West Africa Lags in Global Oil Production Comeback
Oil production from West Africa has fallen from last year’s depressed levels and will remain down without increased investment.
As global oil production comes back from last year’s COVID-19 crash, West Africa’s production continues to fall. Daily oil production output in the oil-rich region has dropped from 4.12 million B/D in 2019 to 3.71 million B/D last year to the current 3.39 million B/D, according to a report from Rystad, which does not see a comeback ahead.
“The structural upstream obstacles that West Africa faces are realities that are not going away in the short term,” said Nishant Bhushan, upstream analyst at Rystad Energy.
The reasons for this range from continued weak demand for jet fuel to underinvestment in its fields.
“Even if jet fuel makes a spectacular recovery and demand for light and medium sweet crude grades returns, Nigeria and Angola, as well as other neighbors in structural upstream decline, will not be in a position to supply the market.”
The past 2 years are part of a long-term production decline dating back to 2010. The two biggest producers in the region, Angola and Nigeria, experienced the largest part of the decline last year.
Before the pandemic, the energy data and consulting firm said things were looking up for West Africa. “The region was in line for more investment and activity. Last year’s low oil prices and the unstable market conditions that have continued into 2021 changed the outlook, however, as major operators decided to practice capital discipline and limit their investment exposure in regions including West Africa,” the report said.
The big production variable is oilfield investment to address “rapid declines at mature fields due to a lack of infill drilling, postponement of final investment decisions that were originally planned for 2020 and 2021, a lack of investment in oil and pipeline infrastructure which leads to frequent production shut-ins (prevalent in Nigeria), and civil unrest caused by militia groups.”
Based on Rystad’s estimate, the region is producing well below its OPEC+ quota of 4.2 million B/D set in May 2020. The organization is feeling pressure for greater increases in its production quotas, which it again ignored during its ministerial meeting on 4 November. The quotas set in the monthly meetings are of little concern to West African members of the group because, Rystad projects, their total production will remain below 4 million B/D through 2026.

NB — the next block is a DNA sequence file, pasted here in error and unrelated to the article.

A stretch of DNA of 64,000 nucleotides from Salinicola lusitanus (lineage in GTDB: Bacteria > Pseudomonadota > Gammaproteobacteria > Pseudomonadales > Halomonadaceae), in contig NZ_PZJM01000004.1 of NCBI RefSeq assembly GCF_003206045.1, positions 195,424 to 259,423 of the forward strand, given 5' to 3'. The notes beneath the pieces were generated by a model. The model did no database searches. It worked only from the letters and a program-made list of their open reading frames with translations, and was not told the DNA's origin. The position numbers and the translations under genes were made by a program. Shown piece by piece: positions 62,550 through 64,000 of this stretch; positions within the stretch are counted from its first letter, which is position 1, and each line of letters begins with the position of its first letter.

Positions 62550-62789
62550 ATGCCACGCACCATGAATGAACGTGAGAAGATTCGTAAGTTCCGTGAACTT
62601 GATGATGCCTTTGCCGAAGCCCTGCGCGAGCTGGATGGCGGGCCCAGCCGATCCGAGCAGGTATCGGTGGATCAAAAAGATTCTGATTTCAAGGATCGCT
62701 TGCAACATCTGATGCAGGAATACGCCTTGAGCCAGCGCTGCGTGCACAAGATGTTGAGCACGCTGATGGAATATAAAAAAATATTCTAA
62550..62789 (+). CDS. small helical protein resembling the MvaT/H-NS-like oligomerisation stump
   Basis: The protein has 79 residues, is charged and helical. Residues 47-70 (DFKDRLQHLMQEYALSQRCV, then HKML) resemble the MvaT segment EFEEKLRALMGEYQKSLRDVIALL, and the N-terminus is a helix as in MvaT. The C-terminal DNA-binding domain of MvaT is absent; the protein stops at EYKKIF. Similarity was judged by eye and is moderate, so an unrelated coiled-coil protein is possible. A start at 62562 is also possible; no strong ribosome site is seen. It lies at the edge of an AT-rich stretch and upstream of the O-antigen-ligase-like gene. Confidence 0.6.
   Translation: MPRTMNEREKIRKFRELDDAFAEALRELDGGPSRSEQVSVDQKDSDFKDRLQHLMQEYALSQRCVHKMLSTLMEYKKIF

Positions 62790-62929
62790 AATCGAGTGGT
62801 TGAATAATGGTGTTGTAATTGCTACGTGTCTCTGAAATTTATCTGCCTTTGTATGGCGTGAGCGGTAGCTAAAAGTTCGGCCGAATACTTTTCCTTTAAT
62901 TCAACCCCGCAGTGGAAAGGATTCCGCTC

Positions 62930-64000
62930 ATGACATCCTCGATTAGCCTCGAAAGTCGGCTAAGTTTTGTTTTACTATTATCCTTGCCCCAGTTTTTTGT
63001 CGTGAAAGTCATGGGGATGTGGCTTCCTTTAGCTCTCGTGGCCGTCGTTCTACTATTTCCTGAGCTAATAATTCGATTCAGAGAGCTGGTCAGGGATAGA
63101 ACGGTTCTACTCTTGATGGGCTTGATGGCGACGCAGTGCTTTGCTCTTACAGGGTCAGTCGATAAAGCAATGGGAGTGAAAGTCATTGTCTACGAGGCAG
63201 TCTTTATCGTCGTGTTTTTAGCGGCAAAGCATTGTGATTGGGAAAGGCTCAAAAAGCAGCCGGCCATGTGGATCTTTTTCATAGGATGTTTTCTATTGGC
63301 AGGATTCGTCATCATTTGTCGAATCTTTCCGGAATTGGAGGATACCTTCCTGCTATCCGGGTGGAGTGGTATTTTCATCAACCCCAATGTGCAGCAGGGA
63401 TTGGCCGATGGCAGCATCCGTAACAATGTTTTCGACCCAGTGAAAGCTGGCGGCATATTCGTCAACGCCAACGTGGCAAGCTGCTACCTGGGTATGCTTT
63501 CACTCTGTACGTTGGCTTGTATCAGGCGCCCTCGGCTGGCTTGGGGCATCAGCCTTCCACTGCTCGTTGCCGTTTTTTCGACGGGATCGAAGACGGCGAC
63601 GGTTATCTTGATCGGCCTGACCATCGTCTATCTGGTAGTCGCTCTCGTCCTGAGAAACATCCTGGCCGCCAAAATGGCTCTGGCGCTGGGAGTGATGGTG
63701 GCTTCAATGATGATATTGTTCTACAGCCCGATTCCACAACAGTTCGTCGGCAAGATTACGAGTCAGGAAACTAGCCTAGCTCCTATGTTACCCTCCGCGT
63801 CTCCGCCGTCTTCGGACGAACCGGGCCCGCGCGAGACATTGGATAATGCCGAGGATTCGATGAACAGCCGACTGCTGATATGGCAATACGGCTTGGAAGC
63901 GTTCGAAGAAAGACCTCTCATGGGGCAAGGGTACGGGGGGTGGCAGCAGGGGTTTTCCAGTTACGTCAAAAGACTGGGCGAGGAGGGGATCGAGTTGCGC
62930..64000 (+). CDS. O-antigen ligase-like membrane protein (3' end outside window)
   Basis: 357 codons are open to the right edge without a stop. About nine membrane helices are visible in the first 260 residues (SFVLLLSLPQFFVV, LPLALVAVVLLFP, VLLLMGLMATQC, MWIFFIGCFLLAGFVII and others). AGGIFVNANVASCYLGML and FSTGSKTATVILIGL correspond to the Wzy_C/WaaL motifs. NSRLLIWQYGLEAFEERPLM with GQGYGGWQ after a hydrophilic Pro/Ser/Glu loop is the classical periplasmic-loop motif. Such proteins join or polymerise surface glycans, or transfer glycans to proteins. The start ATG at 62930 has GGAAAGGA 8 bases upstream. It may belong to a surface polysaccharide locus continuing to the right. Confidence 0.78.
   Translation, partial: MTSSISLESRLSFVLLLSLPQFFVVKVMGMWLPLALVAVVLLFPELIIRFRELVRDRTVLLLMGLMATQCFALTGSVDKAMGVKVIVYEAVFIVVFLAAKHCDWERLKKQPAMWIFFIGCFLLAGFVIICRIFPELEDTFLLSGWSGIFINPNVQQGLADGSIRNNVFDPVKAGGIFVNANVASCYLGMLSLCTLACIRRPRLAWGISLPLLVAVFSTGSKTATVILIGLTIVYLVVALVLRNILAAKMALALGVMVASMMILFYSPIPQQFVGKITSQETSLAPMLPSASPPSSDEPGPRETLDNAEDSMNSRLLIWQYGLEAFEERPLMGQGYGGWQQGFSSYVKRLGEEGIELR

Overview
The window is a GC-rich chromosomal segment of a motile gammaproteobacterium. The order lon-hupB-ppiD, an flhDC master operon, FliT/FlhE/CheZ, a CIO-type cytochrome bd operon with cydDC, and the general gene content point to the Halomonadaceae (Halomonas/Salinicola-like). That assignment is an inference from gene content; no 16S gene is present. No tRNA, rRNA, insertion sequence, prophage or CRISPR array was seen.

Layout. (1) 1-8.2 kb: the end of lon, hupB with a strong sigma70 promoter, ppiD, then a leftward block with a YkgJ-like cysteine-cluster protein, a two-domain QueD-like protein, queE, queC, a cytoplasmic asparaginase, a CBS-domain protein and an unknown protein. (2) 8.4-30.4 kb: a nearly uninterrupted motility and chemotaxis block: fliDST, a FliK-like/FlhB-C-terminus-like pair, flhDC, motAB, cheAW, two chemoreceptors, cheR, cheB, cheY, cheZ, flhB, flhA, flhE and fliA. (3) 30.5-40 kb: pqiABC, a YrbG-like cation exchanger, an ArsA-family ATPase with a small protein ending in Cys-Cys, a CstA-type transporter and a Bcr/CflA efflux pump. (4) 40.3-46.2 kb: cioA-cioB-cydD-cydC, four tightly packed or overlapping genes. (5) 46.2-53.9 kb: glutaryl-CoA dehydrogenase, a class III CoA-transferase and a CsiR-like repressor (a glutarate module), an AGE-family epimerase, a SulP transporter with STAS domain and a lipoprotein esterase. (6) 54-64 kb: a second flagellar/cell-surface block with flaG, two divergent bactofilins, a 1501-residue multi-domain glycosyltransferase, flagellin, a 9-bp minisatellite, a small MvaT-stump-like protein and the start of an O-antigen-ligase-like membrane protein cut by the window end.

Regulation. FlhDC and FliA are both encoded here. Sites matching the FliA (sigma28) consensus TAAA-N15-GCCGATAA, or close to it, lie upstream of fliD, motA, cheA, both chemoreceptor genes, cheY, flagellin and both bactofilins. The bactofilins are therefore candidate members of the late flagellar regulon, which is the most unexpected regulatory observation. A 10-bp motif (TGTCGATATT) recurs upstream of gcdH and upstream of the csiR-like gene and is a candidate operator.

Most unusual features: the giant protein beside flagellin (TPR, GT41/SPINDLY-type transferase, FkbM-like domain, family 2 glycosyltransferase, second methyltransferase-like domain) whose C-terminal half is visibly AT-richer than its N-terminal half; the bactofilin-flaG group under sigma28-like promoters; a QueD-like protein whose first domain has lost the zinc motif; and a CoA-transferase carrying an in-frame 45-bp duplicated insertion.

On the plus side, Nigeria’s production is expected to rise by 65,000–75,000 B/D over the next 2 years due to some marginal fields coming on line and expansions in some others. After that, Rystad said declines are expected to resume.
In Angola it expects production of high-quality light, sweet oil to drop by 300,000 B/D, a 30% decline from this year. The trend is the same for lower-production countries. Equatorial Guinea’s output is down 60% since 2010 and Gabon’s is off 30%.
For Africa’s largest energy producer, pushing up oil and gas production is a priority. With its recently enacted Petroleum Industry Act overhauling oil regulation, taxation, and royalty rules, Nigeria hopes to spur investment that will push its production up significantly. For example, the percentage paid on royalties is reduced on lower-production fields and also is reduced at lower oil prices, according to a summary from the accounting firm EY.
"The intent [of the Act] is to really transform the industry for us to be able to attract the required investment into oil and gas," explained Adewale Ajayi, a partner at KPMG in Lagos.
At the same time, the president of Nigeria, who is attending the COP26 meeting in Glasgow, was among the leaders of energy-exporting countries exporters promising net-zero emissions by 2060. That promise came with a qualification—to reach that goal, Nigeria needs “adequate and sustained technical and financial support,” CNN reported.
Meeting that pledge will require a total economic transformation. The recent International Energy Agency report showed the economies of Nigeria and Angola are as dependent on oil as Saudi Arabia and Iraq.
Pressure to drastically reduce carbon emissions is changing the ways of the major oil companies such as Total, Shell, BP, ExxonMobil, and Chevron that have long played a dominant role in the offshore oil fields that made West Africa a major oil exporter. They are all facing pressure from investors to reduce investment in oil and gas.
The incentive to develop the high-quality crude off West Africa has also been reduced by the surge of light crude from US shale plays. Oil exports from Nigeria and Angola to the US have dropped by more than 90% since 2010 due to the flood of lower-cost ultralight oil from US shale plays, according to data from the US Energy Information Administration.